A // Whether you create content at a quick or slow pace, whether you spend two hours writing a post or 24+ hours (or you spread the writing of a single post out over days and days–mighta kinda done that with this one), you have to create enough quality content that is easy to find and access in order to keep your people happy. You surely know the ancient phrase:
Do you need to start blogging more often? Me too. Do you need to start blogging more purposefully? Do you need to take a new approach to how you put together your posts so that they can be ridiculously valuable and share-worthy blog posts? Do you need to create an eBook or epic resource that really opens doors for you or increases your subscribers/fame? Do you need to add HTML emails to your content creation goals?
Can you guess what I’m going to say next? Use your worksheets to write down at least 10 ways (stretch yourself!) that you can improve your online presence in terms of quality and availability of content.
B // What do others do really well in your industry in terms of content? Do they only post two super helpful posts per week instead of spreading their time between five? How do you think that would work for you in terms of traffic? I definitely am not a fan of changing strategies each week based on the latest thing we see, but I am a big fan of really reflecting on what’s necessary, what’s wise, and what’s best for you and the people you serve. Write down a few notes of what you do and do not want to do with your brand based on what you see others do.
C // Check out other industries and do the same analyzation you did in B above. Any magnificent ideas popping out at you? Record them.
D // And now, for some of my favorite resources from bloggers in the same industry:
Section 6: What improvements or additions can I make to my online presence in terms of design?
A // Can I say something really honest and perhaps really not nice? I don’t do it on purpose. I promise. But, it’s really hard for me to stay on a site that has poor design, or distracting design, or 15-years-too-old design, etc. Design is just so crucial to the way people interact with your brand. Design honestly makes such a difference for so many people that they will not stick around and consume your content if your aesthetics are off. Judging a book by its cover (in this sense) saves your visitors tons of time in their often fast-paced lives.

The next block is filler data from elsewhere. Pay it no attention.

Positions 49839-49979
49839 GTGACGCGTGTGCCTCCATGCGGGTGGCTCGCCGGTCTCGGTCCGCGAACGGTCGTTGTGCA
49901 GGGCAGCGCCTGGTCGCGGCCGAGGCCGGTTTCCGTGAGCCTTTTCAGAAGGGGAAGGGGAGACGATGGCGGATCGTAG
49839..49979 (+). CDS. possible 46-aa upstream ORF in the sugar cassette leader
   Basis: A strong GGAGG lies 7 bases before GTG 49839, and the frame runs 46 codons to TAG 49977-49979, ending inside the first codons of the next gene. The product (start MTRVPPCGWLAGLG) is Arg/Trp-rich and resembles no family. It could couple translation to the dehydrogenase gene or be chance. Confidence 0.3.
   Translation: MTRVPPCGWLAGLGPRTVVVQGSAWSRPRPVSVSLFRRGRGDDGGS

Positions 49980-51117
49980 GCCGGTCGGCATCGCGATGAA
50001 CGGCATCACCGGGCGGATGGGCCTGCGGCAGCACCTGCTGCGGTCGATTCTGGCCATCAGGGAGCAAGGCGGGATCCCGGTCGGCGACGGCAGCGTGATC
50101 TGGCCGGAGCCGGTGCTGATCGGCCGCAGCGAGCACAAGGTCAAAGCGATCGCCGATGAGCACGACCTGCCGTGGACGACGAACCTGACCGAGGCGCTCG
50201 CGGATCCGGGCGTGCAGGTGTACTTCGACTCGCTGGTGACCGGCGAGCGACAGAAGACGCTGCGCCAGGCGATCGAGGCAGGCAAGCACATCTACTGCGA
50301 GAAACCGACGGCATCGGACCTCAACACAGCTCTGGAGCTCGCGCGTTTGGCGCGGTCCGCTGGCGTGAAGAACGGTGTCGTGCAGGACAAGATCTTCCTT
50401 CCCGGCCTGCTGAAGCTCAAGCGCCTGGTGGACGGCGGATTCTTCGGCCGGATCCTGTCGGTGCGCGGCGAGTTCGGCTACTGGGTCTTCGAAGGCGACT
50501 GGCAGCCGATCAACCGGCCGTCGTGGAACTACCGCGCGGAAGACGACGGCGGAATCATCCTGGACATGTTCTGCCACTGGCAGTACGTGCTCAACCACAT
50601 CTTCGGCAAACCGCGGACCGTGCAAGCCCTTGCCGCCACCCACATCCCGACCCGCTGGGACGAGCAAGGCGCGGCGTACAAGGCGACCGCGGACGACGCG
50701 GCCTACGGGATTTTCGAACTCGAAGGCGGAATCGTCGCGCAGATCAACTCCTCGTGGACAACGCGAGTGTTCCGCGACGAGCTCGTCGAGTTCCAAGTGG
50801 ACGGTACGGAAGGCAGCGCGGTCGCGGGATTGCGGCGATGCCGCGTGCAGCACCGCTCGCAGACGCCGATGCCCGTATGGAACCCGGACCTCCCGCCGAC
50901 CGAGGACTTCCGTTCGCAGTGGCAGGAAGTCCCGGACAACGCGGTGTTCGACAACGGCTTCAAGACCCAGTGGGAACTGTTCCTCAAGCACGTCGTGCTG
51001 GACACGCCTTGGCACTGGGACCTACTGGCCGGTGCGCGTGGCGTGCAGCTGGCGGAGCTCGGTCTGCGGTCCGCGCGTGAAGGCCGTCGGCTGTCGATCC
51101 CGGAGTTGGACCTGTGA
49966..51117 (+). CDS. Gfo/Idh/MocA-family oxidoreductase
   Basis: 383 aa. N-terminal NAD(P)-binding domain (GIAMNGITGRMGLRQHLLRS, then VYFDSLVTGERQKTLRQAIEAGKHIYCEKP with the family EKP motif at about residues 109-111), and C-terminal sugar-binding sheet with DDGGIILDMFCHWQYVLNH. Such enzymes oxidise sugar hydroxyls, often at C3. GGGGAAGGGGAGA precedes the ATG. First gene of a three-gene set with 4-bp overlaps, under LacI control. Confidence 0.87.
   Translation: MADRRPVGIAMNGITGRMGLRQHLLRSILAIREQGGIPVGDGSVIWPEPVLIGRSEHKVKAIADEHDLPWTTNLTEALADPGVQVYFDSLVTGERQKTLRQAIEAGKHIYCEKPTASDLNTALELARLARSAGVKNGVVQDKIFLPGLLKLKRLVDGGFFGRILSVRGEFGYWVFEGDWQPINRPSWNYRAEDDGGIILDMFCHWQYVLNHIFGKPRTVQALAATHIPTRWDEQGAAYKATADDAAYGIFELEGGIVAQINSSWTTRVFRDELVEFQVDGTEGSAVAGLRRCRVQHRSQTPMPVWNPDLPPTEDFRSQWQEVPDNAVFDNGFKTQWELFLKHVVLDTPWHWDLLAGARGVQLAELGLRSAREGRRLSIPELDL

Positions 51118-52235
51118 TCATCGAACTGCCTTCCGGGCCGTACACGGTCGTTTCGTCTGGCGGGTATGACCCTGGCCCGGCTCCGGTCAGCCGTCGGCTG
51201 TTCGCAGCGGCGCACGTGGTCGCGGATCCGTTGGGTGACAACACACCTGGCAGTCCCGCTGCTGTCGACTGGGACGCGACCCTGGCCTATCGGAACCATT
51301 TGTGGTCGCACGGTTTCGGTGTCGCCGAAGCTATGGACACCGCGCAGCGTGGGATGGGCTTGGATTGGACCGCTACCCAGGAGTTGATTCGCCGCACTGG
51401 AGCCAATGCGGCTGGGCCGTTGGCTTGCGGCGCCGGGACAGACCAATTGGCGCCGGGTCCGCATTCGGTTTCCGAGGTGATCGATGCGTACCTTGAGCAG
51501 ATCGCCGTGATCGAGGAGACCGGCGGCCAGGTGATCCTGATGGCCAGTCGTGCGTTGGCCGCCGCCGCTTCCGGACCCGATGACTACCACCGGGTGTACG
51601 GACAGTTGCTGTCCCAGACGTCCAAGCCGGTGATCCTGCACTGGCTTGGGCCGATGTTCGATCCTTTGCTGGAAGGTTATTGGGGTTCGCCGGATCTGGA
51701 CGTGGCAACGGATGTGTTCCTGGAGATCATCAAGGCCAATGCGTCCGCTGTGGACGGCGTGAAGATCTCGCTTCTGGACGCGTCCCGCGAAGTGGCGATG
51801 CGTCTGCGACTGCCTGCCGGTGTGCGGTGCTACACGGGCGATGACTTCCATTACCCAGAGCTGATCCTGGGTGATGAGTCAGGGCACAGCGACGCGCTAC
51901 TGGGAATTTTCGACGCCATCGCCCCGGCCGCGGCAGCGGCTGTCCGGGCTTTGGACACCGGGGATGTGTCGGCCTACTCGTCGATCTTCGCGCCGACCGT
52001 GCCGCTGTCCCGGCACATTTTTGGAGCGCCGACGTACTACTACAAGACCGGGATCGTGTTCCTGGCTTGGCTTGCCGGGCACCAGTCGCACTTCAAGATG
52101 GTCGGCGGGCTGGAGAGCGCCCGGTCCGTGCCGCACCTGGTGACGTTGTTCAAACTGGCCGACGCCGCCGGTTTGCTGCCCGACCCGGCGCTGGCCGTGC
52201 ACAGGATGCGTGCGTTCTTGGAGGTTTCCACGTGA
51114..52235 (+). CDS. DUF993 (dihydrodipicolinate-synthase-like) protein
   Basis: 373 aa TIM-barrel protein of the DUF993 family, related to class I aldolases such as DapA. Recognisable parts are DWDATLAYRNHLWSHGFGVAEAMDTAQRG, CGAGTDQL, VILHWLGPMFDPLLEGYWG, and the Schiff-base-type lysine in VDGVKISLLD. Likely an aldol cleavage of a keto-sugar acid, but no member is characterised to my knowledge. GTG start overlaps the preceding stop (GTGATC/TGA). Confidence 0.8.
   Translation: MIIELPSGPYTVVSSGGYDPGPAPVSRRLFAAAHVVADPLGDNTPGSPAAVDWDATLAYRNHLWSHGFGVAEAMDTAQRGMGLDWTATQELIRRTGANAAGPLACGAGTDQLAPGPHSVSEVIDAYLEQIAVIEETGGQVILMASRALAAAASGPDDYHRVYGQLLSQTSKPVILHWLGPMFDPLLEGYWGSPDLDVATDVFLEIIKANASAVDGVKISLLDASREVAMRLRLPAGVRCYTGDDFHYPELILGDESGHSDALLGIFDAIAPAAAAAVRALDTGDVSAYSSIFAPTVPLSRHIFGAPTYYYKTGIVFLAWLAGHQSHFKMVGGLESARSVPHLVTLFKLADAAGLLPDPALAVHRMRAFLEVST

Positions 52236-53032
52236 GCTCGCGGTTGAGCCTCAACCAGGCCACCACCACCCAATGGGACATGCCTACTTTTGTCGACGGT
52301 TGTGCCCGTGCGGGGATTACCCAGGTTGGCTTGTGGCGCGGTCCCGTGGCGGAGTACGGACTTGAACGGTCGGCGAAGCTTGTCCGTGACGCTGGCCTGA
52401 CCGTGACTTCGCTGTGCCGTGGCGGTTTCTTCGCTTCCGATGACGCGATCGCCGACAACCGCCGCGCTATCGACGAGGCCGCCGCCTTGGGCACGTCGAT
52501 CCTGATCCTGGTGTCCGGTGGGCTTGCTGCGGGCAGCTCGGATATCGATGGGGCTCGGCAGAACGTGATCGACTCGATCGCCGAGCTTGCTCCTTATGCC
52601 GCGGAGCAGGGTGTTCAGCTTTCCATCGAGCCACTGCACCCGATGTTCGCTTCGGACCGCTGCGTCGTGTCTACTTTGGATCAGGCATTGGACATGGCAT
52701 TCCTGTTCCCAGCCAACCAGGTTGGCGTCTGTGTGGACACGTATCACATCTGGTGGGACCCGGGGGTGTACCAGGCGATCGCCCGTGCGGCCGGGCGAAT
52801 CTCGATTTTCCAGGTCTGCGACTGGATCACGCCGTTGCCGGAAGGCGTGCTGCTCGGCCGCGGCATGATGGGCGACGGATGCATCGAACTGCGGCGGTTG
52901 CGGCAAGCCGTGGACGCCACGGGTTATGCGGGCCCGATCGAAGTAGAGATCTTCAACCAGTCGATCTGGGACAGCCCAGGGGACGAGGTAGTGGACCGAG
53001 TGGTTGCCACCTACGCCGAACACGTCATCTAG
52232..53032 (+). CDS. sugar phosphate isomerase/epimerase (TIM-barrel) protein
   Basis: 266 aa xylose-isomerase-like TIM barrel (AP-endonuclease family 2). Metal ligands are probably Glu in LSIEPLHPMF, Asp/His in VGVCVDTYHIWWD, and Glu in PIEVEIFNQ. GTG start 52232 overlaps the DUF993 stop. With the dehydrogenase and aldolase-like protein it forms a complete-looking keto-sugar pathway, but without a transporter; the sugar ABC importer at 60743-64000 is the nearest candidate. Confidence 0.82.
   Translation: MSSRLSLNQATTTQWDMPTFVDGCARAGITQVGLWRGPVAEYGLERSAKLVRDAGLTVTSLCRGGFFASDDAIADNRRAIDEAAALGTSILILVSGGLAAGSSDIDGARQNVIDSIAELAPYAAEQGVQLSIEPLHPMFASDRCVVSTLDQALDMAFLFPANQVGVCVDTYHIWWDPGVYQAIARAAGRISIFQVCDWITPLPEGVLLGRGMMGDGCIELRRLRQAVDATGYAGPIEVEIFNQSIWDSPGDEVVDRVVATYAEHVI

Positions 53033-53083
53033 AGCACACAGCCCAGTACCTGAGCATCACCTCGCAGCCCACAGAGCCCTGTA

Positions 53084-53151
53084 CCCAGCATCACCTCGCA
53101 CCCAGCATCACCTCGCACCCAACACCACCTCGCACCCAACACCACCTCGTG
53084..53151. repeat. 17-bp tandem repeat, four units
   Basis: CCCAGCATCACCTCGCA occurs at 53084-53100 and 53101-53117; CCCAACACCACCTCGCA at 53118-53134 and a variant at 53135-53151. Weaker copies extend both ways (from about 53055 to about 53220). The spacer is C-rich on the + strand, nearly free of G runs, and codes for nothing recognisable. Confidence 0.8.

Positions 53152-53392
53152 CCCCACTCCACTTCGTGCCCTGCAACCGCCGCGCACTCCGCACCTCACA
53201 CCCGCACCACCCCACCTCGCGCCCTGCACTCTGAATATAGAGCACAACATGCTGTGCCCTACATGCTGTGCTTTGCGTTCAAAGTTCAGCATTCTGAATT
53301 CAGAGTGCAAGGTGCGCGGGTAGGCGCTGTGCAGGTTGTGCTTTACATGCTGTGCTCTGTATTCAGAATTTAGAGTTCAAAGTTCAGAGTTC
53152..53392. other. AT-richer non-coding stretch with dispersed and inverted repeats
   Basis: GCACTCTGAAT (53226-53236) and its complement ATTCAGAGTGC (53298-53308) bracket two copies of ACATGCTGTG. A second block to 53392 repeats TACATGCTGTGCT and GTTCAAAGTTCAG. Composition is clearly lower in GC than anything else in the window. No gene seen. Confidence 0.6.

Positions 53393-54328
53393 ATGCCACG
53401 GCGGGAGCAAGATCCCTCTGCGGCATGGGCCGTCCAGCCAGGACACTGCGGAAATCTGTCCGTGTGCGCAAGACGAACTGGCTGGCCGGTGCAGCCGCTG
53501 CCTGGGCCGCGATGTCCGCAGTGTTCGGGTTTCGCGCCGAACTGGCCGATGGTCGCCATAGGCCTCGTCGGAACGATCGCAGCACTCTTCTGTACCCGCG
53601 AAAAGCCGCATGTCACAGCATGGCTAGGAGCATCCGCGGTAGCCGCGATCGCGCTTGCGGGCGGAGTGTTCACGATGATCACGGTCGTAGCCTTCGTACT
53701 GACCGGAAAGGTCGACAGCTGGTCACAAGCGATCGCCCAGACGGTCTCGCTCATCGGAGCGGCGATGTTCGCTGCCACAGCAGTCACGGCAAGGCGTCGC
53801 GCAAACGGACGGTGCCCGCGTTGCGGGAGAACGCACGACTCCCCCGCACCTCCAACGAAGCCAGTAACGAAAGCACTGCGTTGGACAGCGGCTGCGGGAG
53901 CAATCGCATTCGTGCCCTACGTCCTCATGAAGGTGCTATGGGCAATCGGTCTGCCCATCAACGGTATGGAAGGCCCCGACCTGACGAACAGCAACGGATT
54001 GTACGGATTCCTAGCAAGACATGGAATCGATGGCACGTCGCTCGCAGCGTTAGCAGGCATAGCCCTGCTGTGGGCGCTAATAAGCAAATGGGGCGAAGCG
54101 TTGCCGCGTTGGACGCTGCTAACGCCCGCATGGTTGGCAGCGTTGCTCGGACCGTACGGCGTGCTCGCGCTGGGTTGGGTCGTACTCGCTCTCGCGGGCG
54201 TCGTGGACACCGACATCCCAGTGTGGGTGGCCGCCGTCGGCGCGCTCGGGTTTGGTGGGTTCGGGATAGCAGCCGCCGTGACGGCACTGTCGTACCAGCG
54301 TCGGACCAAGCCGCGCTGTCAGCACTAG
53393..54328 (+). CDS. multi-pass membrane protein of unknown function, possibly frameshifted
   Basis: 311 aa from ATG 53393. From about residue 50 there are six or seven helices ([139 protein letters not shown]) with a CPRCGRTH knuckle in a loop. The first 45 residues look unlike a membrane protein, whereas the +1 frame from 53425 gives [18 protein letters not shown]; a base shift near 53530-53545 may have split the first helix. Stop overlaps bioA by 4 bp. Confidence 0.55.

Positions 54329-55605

Now, if there was nothing you could do about your design, and tools such as Squarespace and Canva didn’t exist, then I would be all for the whole “Shouldn’t the content be what matters? Can’t people look past the surface?” argument. But the truth is–business is not your childhood soccer team where everyone got playing time no matter how much they didn’t want to play or how much they kicked the ball directly to the other team because they thought those jerseys were prettier. No. Good design is attainable and free (or seriously low $$) these days, so a brand’s lack of decent design messes up its image and typically its earning potential as well.
Be honest with yourself and record some notes on what needs to change about your design. Even if you’re not sure how to make it happen yet, write down your ideas for making it better for your audience. Do you need less color? Is it distracting? Does it not match the impression you are trying to leave with others?
B // Briefly check out the designs of others in your industry. I say briefly because I think you should spend more time being inspired by brands that are not in your same niche/space, but it’s probably a good idea to at least be aware of what others in your industry are doing.
C // Now, spend some legit time looking at your favorite niches not really related to your own. What are they doing with design? What works for you when you see it? What confuses or repulses you? Make notes on things you want to incorporate in your own brand.
D // Check out some of the epic FREE resources from my friends below to help you with design.
Section 7: What can I do or create to help more of my audience take action on my paid products and services?
A // I’m gonna lead straight in with a shameful example from my own brand on this one >> until last week at some point, I didn’t have an eBook store page on my website. What?! I’ve shared with you how eBooks and printed books made up $36K of my income in year one. Why in the world would I not build a page for my eBooks and make it much simpler for people to find them? They were previously jumbled together on a page with my other products and they were hard to purchase. Booooo, Regina. I mean, I knew it was bad when someone emailed me asking me where on my site they could find my books. I thought it was so clear, but no, that was just an overwhelmed entrepreneur talking.
All the while, much more responsible entrepreneurs such as Ciera Holzenthal had a pretty shop page to preview her products, and my new best bud Lisa Butler took the time to create a beautiful freebie and attractive landing page for people to sign up to be notified about her Get Your Website Together course. These ladies are super smart.